Tuesday, March 07, 2006

Officially in Love With Laos - Vientienne

The love affair with Laos continues...

Two seconds after stepping onto the streets of Vientienne I heard my name. Turning around, I saw that it was one of the guys I had met in Vietnam who had formed a large group of travelers. They had decided to rent bikes the next day to travel 30 km outside the city to Buddha Park. Having dubbed themselves the TITs (Ten Independent Travelers), I was allowed to join the group because one of the Swedish guys had bailed due to stomach illness. So I was primarily invited to join them because NITs (Nine Independent Travelers) isn't as funny as TITs.

The bike ride was difficult, it was hot and 30 km is actually quite far, but the park was quirky and worth the ride. Buddha Park is filled with strange statues, including buddhas and a giant pumpkin, which you enter through a giant Hellmouth. Inside the pumpkin, visitors are greeted to the artist's vision of Hell. It was weird, but somehow after some of the things I have seen on this trip, it didn't seem so strange.

Three of the guys bailed on the way home, strapping their bikes to the roof of a tuk-tuk. So the rest of us began biking the 30 km home. About 5 km into the ride we heard loud music. Passing several local village homes, we saw money trees and were greeted by people dancing, singing and waving madly. Each family motioned us to stop and we finally pulled over at one home. Immediately I was handed a beer Lao and the family surrounded us, speaking excitedly in Laos. No one spoke English, but we understood that it was some type of local festival and everyone was quite drunk. I spent the next hour and a half surrounded by drunk Loas men trying to understand what was going on, but having the best time of my trip.

At the first home we visited, one man dressed in a cowboy hat and wearing broken sunglasses stumbled around. Another wore a black t-shirt, a US bandana and aviator sunglasses, and was trying to prove to us how much he could drink by slamming back large glasses of beer back-to-back. A skinny man carrying a toy gun, covered in flour and lipstick could only explain to us in English that this was a special festival for their village. Being the only girl from our group at this house, every two seconds someone from the family grabbed me and insisted that I take a photo with them. We later learned that this was the first time non-Laos people had ever been to their house.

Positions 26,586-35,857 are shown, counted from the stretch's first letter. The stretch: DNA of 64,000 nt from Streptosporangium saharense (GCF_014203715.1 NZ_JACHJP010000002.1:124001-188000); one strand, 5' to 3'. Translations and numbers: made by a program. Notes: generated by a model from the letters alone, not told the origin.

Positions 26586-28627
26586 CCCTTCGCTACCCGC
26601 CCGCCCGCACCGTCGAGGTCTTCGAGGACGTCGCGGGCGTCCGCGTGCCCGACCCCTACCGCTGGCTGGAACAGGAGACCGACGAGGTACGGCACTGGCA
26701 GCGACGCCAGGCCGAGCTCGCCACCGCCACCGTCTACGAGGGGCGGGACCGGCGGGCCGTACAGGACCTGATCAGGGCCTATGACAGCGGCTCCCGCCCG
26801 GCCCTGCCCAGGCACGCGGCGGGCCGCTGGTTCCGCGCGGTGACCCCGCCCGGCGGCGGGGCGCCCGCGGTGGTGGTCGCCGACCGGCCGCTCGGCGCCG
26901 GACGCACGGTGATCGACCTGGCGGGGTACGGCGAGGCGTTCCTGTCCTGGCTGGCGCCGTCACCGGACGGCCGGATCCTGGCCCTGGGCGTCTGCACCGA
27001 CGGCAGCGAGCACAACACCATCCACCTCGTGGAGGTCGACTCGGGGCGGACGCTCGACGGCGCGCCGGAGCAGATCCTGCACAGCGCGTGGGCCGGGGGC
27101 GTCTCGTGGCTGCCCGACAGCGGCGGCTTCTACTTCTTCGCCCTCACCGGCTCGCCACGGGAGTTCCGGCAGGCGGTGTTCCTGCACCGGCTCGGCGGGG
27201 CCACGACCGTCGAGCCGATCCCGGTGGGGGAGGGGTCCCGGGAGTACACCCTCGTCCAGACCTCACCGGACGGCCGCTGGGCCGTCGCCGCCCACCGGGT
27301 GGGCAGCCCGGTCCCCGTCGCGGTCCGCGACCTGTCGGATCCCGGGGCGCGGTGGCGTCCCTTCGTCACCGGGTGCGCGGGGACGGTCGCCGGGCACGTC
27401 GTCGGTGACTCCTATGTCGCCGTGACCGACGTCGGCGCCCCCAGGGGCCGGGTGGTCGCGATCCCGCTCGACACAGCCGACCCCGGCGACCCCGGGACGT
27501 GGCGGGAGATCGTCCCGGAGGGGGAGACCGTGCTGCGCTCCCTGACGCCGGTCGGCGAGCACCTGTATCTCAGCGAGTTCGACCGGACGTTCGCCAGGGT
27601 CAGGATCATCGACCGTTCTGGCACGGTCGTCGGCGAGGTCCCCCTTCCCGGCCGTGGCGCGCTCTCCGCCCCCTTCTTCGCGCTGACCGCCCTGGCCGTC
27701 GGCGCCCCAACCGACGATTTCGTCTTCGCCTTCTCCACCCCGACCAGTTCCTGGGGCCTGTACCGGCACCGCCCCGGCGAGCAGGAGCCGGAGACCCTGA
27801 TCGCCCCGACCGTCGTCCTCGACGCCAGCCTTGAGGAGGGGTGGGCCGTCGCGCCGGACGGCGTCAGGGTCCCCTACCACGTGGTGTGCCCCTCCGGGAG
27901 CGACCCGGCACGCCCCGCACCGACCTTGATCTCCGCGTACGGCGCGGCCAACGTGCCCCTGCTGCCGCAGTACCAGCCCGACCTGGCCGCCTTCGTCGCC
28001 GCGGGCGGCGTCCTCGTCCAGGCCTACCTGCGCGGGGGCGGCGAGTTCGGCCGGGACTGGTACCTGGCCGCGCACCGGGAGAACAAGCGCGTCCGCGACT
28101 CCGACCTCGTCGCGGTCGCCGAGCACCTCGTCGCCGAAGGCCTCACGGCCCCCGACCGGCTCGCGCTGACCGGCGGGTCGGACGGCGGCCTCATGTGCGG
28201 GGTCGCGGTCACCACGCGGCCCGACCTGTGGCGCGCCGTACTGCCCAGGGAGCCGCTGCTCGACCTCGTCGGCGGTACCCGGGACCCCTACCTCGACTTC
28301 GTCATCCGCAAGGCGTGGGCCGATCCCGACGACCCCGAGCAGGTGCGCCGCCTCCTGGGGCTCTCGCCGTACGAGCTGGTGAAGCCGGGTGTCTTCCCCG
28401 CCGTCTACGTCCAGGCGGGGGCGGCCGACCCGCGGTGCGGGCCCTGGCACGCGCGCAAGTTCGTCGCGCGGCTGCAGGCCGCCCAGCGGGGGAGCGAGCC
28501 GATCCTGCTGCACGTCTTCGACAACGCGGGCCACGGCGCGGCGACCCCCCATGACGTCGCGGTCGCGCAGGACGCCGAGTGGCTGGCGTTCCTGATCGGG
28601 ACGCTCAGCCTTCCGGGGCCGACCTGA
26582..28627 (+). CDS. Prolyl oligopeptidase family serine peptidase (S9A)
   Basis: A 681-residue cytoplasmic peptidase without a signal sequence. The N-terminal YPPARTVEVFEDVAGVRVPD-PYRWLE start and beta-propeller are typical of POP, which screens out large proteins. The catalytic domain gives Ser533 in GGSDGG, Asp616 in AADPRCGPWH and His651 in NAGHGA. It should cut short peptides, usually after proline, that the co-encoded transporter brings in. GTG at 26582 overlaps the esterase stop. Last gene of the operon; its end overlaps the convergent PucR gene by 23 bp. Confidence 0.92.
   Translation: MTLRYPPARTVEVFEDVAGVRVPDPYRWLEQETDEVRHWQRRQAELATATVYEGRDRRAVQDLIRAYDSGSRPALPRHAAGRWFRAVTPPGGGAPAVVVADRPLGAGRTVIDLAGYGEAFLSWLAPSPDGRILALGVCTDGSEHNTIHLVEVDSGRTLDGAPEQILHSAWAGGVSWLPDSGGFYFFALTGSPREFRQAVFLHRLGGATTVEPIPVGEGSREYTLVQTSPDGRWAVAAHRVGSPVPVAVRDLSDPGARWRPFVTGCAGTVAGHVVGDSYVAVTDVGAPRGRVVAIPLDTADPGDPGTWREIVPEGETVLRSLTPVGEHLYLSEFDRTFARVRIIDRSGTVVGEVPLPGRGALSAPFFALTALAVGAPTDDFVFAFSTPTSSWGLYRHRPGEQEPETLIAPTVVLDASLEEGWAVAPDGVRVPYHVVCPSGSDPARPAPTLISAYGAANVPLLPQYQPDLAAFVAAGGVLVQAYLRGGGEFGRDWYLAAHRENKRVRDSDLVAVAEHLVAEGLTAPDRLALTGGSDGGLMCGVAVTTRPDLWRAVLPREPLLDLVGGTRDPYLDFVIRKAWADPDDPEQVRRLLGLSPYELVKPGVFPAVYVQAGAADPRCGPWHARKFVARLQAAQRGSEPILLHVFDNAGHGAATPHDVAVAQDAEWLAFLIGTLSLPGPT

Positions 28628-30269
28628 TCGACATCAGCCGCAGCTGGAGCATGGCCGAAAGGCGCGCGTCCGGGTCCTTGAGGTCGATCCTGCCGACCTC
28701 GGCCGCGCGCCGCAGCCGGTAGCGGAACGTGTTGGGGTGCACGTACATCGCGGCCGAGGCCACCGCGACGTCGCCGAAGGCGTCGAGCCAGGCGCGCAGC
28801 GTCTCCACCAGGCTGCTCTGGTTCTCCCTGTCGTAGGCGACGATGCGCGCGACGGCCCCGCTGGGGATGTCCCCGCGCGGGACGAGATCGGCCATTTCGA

Moving on to another Laos house, a large drunken jam session was already underway. The band consisted of a drummer wearing a construction hat, a topless fat man with crazy hair walking around pounding a stick on the ground, a zen-like guitar player, several beret-wearing triangle players, some random backup singers and a lead singer - the drunkest of the lot - wearing a motorcycle crash helmet, a black leather motorcylce jacket and crooked sunglasses who only seemed to be able to drunkenly sing "I looooove youuuuu!!" in English. More beer was passed around and bongo drums were shared. At some point men appeared wearing women's clothing and makeup. All of the families we visited were obviously incredibly poor, but were some of the kindess, more generous hosts I have ever encountered.

With the sun setting and a 25 km bike ride still ahead of us, three of us set out on bike, leaving four behind (we later learned that they were paraded around town, prayed at the temple and took a tuk-tuk home). Deciding to try a shortcut, we drove down a crazy dirt road where more villagers screamed at us to join them. Along the way we passed huge emerald rice paddies, small shacks and dirty kids who waved at us and ran after our bikes. At one point the houses disappeared, the road narrowed and I was worried that we were lost. Fortunately we were saved by a French-speaking Laos Catholic nun in a pick-up truck who gave us an overly-detailed map of the ride back to Vientienne, which included several unnecessary landmarks, including where she lived and where the church was. Still, it got us home.

Arriving into town as the sun was setting, we pulled into our hotel next to the National Laos Stadium just in time to catch the Laos soccer league playing. The game was entertaining and no one charged us anything to watch, even though the stadium was full. At one point, one of the goalkeepers got nailed in the groin with the ball and dropped to the ground in pain. The crowd went nuts with laughter and it was another five minutes before they had all quiteted down and started to pay attention to the game again. The soccer was lousy, but it was a great way to end the day.

Despite a 60 km bike ride in 30+ degrees heat, the bike to Buddha Park was one of the best days of my trip. I am continuing to fall deeper and deeper in love with Laos.


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